Take the 2-minute tour ×
English Language & Usage Stack Exchange is a question and answer site for linguists, etymologists, and serious English language enthusiasts. It's 100% free, no registration required.

Which statement is grammatically correct?

A: I am uninterested.

B: Me too./ So am I.


A: I am uninterested.

B: I am uninterested either./ Neither am I.

share|improve this question
    
Why do you think the first (positive) positive would not do? The problem is with the use of the negative word in the first sentence. The response would be with an assertive "So am I", not "Neither am I" –  Kris May 1 '13 at 13:29
    
People can hardly motivate themselves now, can they? Although the statement included "can" yet it is incorrect to say "can't they" as a tag question in this instance. positive-positive, I thought the un/in might play the same role of "hardly"... –  Bright Polyglot May 1 '13 at 13:45
add comment

closed as general reference by Kris, FumbleFingers, Kristina Lopez, MετάEd, JeffSahol May 2 '13 at 14:41

This question is too basic; it can be definitively and permanently answered by a single link to a standard internet reference source designed specifically to find that type of information.If this question can be reworded to fit the rules in the help center, please edit the question.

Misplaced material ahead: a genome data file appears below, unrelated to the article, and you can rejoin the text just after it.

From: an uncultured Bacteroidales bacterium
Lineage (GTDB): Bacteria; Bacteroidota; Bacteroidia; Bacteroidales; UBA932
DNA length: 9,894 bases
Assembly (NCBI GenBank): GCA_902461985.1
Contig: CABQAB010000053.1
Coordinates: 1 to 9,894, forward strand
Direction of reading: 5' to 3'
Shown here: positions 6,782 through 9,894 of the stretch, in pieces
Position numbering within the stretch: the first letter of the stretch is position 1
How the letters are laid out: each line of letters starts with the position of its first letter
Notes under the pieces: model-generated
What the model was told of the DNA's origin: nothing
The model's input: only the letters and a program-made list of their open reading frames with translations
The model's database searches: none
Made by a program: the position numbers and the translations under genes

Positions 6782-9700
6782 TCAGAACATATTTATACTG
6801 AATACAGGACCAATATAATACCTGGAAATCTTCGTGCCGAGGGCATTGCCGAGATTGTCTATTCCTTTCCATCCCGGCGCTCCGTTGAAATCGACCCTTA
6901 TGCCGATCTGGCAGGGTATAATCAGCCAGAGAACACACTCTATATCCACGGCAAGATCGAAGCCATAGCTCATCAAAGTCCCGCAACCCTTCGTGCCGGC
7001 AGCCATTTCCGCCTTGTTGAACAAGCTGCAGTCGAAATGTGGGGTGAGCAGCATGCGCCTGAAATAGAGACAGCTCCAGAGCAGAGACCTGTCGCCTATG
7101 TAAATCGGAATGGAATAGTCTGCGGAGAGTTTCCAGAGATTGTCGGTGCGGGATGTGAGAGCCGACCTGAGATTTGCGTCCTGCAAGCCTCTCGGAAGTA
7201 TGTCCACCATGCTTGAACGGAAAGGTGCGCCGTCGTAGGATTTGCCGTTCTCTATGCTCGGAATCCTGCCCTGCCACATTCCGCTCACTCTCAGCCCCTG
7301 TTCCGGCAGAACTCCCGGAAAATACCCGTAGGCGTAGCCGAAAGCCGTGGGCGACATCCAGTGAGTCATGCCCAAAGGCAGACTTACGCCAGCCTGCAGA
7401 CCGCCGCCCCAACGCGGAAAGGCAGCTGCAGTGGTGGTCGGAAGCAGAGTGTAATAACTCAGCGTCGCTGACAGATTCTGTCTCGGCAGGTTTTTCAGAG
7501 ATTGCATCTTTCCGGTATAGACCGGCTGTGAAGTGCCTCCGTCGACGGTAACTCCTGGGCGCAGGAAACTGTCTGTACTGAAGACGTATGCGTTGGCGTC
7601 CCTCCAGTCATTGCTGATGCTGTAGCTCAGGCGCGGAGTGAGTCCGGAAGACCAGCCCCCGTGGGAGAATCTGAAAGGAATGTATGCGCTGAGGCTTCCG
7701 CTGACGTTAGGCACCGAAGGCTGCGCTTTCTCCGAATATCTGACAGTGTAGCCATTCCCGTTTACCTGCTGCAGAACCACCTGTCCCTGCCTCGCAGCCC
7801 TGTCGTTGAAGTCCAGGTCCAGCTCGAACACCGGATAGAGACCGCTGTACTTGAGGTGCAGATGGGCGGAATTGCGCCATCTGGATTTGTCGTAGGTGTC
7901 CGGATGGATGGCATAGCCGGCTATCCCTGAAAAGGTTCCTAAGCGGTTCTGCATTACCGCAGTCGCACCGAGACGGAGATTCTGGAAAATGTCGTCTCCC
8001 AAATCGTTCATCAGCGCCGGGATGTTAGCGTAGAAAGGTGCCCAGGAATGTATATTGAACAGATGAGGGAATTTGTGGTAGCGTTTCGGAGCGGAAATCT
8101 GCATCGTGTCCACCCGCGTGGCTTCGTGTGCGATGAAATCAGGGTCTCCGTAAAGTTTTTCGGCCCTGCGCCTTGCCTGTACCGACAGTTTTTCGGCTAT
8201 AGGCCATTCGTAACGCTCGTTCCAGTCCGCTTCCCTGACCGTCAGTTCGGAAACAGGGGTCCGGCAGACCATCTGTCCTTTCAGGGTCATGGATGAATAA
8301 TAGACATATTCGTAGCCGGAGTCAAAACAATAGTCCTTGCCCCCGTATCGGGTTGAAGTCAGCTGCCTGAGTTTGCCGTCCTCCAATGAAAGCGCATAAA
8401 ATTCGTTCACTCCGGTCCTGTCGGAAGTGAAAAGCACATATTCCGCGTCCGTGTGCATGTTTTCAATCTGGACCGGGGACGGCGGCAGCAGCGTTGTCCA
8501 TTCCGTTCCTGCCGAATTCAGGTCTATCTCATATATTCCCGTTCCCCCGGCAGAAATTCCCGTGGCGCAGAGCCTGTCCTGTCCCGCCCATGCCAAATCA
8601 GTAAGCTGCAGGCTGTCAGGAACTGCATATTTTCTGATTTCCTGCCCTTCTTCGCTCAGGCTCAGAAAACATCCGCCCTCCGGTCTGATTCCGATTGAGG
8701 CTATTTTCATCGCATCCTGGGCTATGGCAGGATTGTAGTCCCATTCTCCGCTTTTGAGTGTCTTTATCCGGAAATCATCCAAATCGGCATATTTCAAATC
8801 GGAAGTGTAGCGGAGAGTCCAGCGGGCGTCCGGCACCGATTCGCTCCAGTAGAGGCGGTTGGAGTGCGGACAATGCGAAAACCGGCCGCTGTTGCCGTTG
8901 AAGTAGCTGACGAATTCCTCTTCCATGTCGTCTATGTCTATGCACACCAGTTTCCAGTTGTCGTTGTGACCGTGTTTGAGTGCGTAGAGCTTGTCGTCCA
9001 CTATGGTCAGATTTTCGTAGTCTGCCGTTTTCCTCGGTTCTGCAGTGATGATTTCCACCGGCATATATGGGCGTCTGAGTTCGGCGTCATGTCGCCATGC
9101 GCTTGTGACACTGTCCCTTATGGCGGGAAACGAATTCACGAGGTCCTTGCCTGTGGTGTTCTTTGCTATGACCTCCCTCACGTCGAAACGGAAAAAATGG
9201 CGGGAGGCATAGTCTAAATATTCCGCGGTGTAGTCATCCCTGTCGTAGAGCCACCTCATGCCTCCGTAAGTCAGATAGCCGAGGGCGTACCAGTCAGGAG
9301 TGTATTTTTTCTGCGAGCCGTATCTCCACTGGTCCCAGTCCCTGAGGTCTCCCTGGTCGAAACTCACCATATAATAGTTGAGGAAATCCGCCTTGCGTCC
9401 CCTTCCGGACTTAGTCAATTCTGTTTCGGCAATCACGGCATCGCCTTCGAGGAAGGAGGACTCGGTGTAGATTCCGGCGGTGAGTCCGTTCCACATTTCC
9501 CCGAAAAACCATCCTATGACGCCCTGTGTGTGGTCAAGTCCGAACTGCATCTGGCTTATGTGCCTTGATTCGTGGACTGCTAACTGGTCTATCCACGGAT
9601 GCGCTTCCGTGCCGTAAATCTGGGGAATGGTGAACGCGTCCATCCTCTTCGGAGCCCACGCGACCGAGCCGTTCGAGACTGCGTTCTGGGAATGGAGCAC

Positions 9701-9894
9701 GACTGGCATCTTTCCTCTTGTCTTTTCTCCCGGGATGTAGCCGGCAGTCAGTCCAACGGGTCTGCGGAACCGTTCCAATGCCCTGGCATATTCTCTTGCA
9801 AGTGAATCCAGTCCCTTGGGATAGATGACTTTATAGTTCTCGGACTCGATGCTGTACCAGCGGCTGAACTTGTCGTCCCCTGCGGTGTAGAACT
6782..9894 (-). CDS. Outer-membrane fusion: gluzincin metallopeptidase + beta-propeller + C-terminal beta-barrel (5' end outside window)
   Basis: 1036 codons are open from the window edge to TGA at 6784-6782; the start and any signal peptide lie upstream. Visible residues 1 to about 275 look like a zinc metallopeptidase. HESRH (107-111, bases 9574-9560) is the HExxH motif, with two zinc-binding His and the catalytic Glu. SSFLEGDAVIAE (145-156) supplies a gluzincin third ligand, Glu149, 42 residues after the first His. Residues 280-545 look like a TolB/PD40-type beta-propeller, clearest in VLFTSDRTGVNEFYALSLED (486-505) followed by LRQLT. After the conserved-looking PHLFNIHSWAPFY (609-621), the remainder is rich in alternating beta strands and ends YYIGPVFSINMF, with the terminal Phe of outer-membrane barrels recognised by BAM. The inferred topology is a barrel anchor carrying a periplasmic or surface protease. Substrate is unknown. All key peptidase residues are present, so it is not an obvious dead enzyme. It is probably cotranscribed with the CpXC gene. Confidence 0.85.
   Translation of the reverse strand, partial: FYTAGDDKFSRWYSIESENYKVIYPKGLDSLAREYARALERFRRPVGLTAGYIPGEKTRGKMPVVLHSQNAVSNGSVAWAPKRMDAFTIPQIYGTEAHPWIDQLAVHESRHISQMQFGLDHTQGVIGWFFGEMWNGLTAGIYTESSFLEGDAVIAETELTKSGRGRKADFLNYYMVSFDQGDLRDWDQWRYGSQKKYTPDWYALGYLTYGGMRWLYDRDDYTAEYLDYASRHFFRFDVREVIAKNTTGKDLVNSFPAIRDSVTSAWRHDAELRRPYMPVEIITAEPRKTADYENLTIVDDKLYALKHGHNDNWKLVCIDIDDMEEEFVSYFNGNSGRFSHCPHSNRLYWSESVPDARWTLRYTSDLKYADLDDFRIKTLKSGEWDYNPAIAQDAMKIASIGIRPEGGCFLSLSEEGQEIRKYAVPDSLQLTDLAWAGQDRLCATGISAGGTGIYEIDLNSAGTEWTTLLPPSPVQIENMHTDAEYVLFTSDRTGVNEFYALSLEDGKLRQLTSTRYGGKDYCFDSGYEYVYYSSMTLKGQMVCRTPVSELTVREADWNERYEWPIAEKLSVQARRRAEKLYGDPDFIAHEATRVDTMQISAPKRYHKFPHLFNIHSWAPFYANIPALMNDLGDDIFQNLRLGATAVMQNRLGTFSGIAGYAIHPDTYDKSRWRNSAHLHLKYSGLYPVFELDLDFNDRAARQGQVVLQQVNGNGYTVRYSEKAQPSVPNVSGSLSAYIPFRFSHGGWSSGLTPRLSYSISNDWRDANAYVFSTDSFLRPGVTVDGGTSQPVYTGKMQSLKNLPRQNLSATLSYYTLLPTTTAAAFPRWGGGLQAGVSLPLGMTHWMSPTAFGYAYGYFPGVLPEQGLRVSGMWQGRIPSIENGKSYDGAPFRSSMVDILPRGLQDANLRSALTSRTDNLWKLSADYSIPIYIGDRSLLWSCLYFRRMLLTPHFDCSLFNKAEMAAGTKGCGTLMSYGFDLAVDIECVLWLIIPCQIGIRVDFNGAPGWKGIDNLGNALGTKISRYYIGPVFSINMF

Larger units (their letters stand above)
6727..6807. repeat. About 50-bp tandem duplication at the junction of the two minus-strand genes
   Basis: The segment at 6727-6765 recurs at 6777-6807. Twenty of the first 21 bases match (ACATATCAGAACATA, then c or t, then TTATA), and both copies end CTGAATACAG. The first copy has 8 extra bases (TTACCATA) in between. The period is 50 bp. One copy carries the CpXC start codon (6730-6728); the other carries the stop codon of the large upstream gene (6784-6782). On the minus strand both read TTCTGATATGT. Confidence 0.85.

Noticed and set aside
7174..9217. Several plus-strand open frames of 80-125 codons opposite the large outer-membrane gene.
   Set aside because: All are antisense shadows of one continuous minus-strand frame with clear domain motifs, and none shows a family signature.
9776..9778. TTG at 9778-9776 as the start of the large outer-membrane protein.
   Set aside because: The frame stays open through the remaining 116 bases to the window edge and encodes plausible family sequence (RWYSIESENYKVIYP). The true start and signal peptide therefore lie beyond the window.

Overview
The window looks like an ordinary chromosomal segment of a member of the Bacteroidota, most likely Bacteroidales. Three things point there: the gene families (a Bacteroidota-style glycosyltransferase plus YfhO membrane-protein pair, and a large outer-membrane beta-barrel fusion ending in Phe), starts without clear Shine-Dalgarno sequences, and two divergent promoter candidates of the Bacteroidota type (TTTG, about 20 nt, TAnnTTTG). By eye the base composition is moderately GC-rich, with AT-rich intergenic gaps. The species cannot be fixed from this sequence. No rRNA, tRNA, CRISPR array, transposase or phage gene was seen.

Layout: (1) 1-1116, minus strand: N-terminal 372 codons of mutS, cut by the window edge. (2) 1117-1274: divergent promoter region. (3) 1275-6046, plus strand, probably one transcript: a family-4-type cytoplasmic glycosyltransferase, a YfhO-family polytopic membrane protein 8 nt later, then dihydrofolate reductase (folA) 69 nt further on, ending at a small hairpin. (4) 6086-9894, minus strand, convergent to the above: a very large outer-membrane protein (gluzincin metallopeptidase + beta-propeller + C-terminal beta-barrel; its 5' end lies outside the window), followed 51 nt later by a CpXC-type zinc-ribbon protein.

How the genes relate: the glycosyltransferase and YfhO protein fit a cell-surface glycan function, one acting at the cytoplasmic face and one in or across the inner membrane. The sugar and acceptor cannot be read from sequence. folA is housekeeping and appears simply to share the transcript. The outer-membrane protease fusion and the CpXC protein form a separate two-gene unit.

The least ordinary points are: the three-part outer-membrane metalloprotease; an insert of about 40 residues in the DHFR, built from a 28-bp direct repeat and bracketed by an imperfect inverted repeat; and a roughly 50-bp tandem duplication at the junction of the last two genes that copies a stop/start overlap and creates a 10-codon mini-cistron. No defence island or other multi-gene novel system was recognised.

2 Answers

up vote 3 down vote accepted

It’s the first group. “I am X” always takes a positive response. The un- part doesn’t change the verb into a negative.

share|improve this answer
1  
People can hardly motivate themselves now, can they? Although the statement included "can" yet it is incorrect to say "can't they" as a tag question in this instance. positive-positive, I thought the un/in might play the same role of "hardly"... –  Bright Polyglot May 1 '13 at 13:43
2  
It might, but it doesn't. Not interested has negative polarity; uninterested doesn't. –  Colin Fine May 1 '13 at 13:52
add comment

They are all equally grammatical.

But I think what you are asking about is whether uninterested is treated as a negative polarity word, and so attracts the negative polarity word neither in a reply.

The answer is that it is not so treated, so Me too or So am I is the idiomatic answer.

But there is no other meaning that can be ascribed to Me neither in that context, so it would be understood, but not usual. (Me either is not idiomatic for me in any context).

share|improve this answer
    
Rather than the pragmatics, the OP seems to be asking about pedantic grammar. Me neither would be scorned by strict grammarians, I suppose. –  Kris May 2 '13 at 6:25
add comment

Not the answer you're looking for? Browse other questions tagged or ask your own question.